Thursday, January 24, 2013
"I don't want to see another doctor," he argues. "I don't want to take any more pills." Now, never mind that a geriatric doctor could look over everything he's taking and make some decisions to reduce the number of pills. In his mind, it's a doctor and all doctors want to do is add to your pill intake.
The attitude never resonated with me until this month when the blood tests to gauge my rheumatoid arthritis were done. Although they only took 2 vials of blood, a whole host of things are looked at. I gave blood on Friday and on Monday afternoon, had the results. Everything was normal except my vitamin D levels. They were too low for my doctor's liking. I remember reading a study from the Mayo Clinic which said that vitamin D seemed to be necessary to the absorption of RA drugs as well as the easing the symptoms. The pharmacist where I fill my brown bottles feels that vitamin D is the newest "wonder drug" and will, like other vitamins, be downplayed once more studies are done. "Now, folic acid, well, you better be taking that," he said. At the time, I shook my just picked up bottle of folic acid.
I take a vitamin D supplement once a week, but that is not enough. I was to add 1000 iu to my daily intake. Suddenly, I understood the "I don't want to take any more pills" feeling. Above is Sunday morning's set. I take zinc. I take magnesium because it helps with calcium absorption from all sources. I take 4 methotrexate. I'm to take 8 over the course of a weekend, but taking all 8 at once upsets my stomach so I take 4 on Saturday and 4 on Sunday. That yellow pill is folic acid. On Saturday, I take a dark green gel capsule of concentrated vitamin D. Enter the horse pill, the glossy white long pill in the photo.
That's my calcium with 1000 iu vitamin D supplement that I have now added to my mix. If I were male, that pill would be smaller and would just be vitamin D. But, being female, I needed to get additional calcium to prevent osteoporosis, which is a problem in people with RA. Calcium is not absorbed very well when there are other things going on.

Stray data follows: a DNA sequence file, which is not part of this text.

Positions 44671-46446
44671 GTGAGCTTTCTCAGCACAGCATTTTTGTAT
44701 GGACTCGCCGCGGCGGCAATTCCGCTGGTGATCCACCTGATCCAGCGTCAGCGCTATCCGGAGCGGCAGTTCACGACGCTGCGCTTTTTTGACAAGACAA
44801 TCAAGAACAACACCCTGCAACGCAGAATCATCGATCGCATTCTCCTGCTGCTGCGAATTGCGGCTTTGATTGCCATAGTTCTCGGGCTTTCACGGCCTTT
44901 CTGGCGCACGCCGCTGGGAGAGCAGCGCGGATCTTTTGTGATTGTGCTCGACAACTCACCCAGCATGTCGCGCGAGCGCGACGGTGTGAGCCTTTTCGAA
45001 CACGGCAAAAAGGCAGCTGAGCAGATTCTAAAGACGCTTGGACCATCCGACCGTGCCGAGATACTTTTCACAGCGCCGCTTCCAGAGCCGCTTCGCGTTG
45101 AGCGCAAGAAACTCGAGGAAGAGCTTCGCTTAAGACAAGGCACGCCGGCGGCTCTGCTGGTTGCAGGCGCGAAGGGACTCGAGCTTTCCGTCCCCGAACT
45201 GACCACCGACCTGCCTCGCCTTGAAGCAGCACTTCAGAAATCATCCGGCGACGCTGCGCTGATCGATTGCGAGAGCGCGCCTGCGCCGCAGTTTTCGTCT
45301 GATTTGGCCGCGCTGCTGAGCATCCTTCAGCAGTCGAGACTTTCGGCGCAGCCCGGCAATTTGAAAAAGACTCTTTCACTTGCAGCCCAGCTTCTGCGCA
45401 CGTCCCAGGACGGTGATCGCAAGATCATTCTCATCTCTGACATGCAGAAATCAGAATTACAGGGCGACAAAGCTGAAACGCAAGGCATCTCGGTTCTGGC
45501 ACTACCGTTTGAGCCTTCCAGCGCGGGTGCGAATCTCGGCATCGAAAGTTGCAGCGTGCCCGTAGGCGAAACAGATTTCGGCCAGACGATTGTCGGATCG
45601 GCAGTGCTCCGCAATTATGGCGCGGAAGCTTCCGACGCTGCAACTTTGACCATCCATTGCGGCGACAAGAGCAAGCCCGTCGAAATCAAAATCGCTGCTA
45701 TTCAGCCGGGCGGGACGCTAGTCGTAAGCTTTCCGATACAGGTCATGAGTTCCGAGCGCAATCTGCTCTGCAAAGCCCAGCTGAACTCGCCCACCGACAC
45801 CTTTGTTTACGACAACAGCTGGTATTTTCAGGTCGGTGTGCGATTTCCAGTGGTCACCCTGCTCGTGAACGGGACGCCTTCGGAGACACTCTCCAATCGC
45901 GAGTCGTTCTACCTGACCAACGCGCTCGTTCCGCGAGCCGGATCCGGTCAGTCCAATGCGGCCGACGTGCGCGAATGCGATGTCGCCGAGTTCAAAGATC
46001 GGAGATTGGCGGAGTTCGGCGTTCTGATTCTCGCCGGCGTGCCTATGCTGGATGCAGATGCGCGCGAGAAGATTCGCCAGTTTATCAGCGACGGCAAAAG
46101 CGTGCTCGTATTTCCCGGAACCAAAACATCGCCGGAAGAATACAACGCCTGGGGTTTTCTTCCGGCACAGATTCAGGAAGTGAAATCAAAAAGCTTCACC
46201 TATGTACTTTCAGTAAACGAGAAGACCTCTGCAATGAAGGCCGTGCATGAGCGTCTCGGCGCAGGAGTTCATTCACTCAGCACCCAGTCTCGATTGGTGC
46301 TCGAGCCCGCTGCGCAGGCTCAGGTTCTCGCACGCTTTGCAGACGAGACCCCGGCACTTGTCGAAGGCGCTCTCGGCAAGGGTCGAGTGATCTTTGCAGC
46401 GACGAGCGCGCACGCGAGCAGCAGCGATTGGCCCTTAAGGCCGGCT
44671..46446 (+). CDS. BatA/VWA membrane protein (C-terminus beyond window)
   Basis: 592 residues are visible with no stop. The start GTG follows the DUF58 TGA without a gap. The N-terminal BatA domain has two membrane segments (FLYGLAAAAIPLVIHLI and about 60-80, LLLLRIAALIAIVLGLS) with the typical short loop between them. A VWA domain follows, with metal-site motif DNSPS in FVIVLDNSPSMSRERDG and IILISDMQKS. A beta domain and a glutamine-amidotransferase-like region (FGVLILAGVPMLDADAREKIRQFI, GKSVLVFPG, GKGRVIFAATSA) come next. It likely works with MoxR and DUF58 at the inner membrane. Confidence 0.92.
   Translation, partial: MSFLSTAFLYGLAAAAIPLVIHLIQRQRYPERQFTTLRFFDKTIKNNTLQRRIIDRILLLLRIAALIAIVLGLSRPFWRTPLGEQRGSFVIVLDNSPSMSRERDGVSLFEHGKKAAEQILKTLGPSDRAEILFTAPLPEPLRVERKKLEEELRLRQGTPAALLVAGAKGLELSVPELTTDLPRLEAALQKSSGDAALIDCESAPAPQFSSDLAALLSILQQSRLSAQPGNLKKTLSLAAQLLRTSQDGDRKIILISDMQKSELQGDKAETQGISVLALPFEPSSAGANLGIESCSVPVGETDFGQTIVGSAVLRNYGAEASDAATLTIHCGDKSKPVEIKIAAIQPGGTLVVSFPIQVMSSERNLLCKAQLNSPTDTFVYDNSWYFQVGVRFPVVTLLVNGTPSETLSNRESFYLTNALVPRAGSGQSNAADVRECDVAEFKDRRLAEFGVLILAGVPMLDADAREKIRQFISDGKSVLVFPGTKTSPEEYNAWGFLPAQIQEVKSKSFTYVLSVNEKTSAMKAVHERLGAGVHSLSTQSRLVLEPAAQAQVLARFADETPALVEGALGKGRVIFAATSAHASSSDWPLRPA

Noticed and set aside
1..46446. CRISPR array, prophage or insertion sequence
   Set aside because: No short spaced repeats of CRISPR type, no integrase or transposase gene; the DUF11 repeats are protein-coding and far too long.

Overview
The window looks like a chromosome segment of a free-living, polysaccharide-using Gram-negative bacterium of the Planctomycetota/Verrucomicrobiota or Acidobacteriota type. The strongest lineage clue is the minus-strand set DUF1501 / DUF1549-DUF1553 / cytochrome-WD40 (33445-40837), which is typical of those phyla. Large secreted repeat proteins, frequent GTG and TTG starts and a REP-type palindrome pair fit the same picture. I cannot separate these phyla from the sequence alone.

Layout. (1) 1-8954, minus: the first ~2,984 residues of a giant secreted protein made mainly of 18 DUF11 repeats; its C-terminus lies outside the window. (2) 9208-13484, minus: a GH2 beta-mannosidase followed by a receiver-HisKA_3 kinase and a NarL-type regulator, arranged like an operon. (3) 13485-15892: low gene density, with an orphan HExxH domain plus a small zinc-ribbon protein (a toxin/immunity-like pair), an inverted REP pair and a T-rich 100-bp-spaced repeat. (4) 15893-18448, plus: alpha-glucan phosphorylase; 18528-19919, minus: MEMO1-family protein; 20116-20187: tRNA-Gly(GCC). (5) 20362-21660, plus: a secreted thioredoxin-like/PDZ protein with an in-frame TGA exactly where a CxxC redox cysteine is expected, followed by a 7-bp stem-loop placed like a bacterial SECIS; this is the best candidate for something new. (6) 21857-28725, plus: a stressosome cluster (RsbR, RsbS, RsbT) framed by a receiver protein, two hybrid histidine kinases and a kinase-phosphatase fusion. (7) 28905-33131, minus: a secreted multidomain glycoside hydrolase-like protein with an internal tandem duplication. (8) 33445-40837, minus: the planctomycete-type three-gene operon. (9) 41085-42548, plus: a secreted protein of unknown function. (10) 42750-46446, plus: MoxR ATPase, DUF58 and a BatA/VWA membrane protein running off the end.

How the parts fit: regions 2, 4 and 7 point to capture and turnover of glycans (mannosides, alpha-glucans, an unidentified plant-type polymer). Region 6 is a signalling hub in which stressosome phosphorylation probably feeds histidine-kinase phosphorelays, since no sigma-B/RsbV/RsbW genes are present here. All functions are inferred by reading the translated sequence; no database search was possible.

Another pill. I sat at the table looking at the line up. "I don't want to take any more pills." Even if I go to an injectable RA drug, I'm still going to have to take supplements and methotrexate. Nothing really gets eliminated, cut down to be sure, but not eliminated. For the first time in awhile, I felt rather depressed at this disease.
I remember, years ago, a spurt of press was given to the over medication of ourselves. We take a pill for this and a pill for this side effect and then another pill for that side effect. We were, at the time, the most over prescribed nation on earth. Are we still? I don't know. What's not shown is the pill I take for the tingling in my toes at night. It can be like you've spent hours sitting on your legs, cutting off the circulation and then it comes roaring back and lasts most of the night. I couldn't sleep. It's just in my toes and no other place. I have to have a reminder note because I have to take that an hour before bed. It has, however, allowed me to get a solid night's sleep.
Given all this, I certainly could be justified in saying I feel over prescribed. I know what everything is for and why I need to take it. The zinc helps keep my immune system, as compromised as it is, as strong as possible. I swear by it and recommend anyone take it unless you have a medical reason why you can't. I believe it's one reason I don't get sick as much as someone else nor does any cold I get last as long. Still, this is a lot of medication. I would really love to consolidate everything into one pill, but that's not possible right now. I keep telling myself that it's for my good, that it keeps me as healthy as possible. I try not to think about it as I line them all up on the weekend and knock them back, 3 by 3, with a nice glass of orange juice. At least, with vitamin C, I can drink it.
Beverage: Lady Grey Tea